Fossil fuel companies and companies that work closely with them are among the biggest users on ads designed to look like Google’s search results, in what advocates say is an example of “endemic greenwashing.”
The Guardian analyzed ads displayed on Google’s search results for 78 climate-related terms in collaboration with InfluenceMap, a think tank that tracks lobbying efforts from polluting industries.
The results show that over one in five ads seen in the survey – more than 1,600 in total – were placed by companies with significant interests in fossil fuels.
Advertisers pay for their ads to appear on the search engine when a user asks questions about specific terms. The ads appeal to businesses because they look very similar to search results: more than half of users in a 2020 survey reported that they could not tell the difference between a paid listing and a normal Google result.
ExxonMobil, Shell, Aramco, McKinsey and Goldman Sachs were among the top 20 advertisers on the search terms, while a number of other fossil fuel manufacturers and their financiers also placed ads.
Jake Carbone, senior data analyst at InfluenceMap, said: “Google lets groups with a vested interest in the continued use of fossil fuels pay to influence the resources people receive when trying to educate themselves.
“The oil and gas sector has moved away from contesting the science of climate change and is now seeking instead to influence public discussions on decarbonisation in its favor.”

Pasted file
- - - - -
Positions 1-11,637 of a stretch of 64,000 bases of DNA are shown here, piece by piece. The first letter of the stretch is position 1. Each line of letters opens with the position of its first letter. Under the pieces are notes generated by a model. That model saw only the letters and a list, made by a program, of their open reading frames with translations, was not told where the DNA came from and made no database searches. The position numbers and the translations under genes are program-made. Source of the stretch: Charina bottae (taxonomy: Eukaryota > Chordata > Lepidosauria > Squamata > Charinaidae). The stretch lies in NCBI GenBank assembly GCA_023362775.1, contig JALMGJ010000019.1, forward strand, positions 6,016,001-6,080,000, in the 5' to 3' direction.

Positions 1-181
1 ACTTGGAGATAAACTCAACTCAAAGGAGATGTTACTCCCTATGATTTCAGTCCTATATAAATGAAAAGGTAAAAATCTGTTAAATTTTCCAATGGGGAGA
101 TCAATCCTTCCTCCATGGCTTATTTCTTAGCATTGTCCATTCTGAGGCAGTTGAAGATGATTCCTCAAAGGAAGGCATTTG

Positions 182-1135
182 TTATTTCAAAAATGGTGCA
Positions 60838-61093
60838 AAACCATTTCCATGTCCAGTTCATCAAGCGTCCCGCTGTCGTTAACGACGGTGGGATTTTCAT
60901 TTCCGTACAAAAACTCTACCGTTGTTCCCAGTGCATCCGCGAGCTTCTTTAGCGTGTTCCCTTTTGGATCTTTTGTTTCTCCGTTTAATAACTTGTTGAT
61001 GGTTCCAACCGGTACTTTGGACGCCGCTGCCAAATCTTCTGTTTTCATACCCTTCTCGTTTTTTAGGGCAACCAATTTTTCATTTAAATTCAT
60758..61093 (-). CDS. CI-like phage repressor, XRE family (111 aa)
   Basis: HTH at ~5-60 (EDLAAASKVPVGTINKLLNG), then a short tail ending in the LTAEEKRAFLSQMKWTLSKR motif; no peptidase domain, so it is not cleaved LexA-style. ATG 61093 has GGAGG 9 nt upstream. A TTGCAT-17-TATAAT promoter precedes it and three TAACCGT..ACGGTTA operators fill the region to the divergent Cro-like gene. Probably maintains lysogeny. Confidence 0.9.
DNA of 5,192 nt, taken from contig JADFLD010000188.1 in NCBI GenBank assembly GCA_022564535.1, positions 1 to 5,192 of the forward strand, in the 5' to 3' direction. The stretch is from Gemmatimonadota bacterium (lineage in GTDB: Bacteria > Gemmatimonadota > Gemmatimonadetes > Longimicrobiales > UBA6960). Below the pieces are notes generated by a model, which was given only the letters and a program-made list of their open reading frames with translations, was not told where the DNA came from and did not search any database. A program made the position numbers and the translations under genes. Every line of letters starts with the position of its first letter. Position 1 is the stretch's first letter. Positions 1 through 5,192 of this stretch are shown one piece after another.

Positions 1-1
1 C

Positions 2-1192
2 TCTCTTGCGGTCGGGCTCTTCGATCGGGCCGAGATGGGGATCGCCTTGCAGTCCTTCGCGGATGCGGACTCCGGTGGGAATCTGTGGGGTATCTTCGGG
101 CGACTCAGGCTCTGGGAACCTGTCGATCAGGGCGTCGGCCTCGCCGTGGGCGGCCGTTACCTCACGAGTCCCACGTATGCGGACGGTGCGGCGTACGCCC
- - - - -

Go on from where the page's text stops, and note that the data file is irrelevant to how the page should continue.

Oil Major Shell’s ads – 153 were counted in total – appeared on 86% of searches for “net zero”. Many promoted their promise to become a net zero company by 2050 and adapt to a 1.5C warming target.
However, Shell’s net zero strategy is heavily dependent on carbon capture and compensation, according to a Carbon Brief analysis, which states: “Despite its ‘very ambitious’ framework … Shell’s vision of a continued role for oil, gas and coal until the end of the century remains largely the same. “
A spokesman for Shell said: “Shell’s goal is to become a net zero-emission energy company by 2050 in step with society. Our short-, medium- and long-term intensity and absolute goals are in line with the more ambitious 1.5C of the Paris Agreement. Goal.”
Goldman Sachs, which facilitated nearly $ 19 billion. USD in lending to the fossil fuel industry in 2020, had the third highest number of ads. The bank’s ads appeared on almost six out of 10 searches for “renewable energy”, many of which underlined its “continued commitment to sustainable financing”.
The consulting firm McKinsey’s ads appeared on more than eight out of 10 searches for “energy transition” and four out of 10 searches for “climate hazards”. Its ads said, “McKinsey works with customers on innovation and growth that promotes sustainability.”
In parallel with its work on sustainable investments, the company receives significant revenue from customers with fossil fuels. In recent years, McKinsey has advised 43 out of the world’s 100 most polluting companies, according to the New York Times.